An update on Forest Therapy in Japan

Nov 29, 2010

Last year, we introduced you to the “Forest Therapy” program at the Afan Forest in Nagano, Japan.

Amway organized more projects at Afan year fall, in partnership with C.W. Nicol, a well-known writer and naturalist in Japan who restored the mountain village and made it available for outdoor therapy programs.

Amway also brought children to Kiyosato in Yamanashi Prefecture. Approximately 500 children have participated at both locations this year.

There are two target audiences for Forest Therapy. The first is blind or visually impaired children. For them, the forest is a magical place where they can open their senses to receive input that is not available in the city.

The other group is children from the welfare system in Japan. These children are often recovering from situations of abuse or neglect. The forest is a place for them to find peace and harmony, with mentoring and therapy from counselors who accompany the children.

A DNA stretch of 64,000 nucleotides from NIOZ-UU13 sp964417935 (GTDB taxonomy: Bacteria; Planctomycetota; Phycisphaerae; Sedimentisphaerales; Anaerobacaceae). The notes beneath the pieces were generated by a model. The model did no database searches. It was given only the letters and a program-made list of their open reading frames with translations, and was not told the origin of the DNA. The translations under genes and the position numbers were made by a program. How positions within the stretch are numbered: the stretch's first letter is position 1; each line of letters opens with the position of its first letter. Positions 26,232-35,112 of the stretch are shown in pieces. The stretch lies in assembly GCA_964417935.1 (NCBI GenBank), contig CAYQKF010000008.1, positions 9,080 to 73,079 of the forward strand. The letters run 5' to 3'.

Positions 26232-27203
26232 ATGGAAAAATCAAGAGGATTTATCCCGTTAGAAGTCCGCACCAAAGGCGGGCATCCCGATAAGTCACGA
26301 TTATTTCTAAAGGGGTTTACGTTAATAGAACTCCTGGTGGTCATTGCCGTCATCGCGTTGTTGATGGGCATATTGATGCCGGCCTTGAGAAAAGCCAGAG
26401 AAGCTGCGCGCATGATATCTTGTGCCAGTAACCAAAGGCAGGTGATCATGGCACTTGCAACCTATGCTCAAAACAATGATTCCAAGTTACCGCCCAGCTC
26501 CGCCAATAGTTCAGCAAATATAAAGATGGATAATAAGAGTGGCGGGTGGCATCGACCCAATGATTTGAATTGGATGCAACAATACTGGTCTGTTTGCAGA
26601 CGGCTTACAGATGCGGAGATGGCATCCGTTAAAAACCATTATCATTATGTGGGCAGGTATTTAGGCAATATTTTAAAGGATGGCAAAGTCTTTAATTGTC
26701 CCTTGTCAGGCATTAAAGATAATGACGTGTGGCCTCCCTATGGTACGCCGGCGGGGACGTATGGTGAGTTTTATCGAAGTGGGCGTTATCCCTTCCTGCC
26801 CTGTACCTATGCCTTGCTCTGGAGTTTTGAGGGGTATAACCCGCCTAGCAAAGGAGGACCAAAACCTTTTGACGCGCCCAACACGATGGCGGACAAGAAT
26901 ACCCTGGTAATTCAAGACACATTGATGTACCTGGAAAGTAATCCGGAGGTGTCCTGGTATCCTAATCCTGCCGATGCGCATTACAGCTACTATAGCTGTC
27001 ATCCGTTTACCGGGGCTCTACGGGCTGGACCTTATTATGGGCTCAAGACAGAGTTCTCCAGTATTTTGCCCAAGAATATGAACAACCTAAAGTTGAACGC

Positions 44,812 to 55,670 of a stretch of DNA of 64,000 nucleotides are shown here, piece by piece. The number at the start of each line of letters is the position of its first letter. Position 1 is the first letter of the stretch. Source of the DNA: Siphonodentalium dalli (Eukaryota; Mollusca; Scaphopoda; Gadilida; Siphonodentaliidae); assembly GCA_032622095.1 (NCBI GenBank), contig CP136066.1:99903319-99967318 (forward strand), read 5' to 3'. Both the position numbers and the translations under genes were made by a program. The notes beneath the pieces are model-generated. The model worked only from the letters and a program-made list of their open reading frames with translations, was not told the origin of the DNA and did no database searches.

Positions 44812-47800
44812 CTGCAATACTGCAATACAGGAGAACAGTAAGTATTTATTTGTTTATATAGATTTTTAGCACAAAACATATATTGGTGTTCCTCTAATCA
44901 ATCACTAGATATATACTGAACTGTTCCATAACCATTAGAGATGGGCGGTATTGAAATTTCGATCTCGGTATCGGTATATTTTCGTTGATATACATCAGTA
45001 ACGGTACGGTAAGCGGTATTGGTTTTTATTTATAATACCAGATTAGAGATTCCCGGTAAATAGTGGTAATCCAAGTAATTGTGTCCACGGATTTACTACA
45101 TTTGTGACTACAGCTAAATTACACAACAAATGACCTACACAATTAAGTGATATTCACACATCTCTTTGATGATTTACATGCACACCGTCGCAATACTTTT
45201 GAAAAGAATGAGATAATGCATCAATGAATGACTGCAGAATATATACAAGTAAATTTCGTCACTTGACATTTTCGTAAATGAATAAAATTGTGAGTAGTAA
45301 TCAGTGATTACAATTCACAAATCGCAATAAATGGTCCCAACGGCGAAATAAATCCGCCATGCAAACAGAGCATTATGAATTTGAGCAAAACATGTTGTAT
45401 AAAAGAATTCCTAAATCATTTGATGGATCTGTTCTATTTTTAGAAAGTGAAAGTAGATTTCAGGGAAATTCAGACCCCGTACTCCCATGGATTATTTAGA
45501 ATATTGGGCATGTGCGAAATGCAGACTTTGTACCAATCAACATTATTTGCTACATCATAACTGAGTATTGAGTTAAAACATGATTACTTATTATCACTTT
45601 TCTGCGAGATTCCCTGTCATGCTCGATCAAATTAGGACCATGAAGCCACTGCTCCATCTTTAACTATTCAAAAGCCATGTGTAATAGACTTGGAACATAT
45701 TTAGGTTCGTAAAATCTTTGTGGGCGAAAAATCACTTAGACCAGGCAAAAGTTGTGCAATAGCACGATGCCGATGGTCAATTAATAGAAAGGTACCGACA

Following are some photos of their experience. It’s been two years since I visited Afan Forest, but the silent sounds, the cool air, the smell of roasted mushrooms harvested from the forest floor, and the faces that start suspicious and finish beaming … all these will always stay with me.

Afan Forest:



Thanks to Hisashi Takahashi for contributing to this post.

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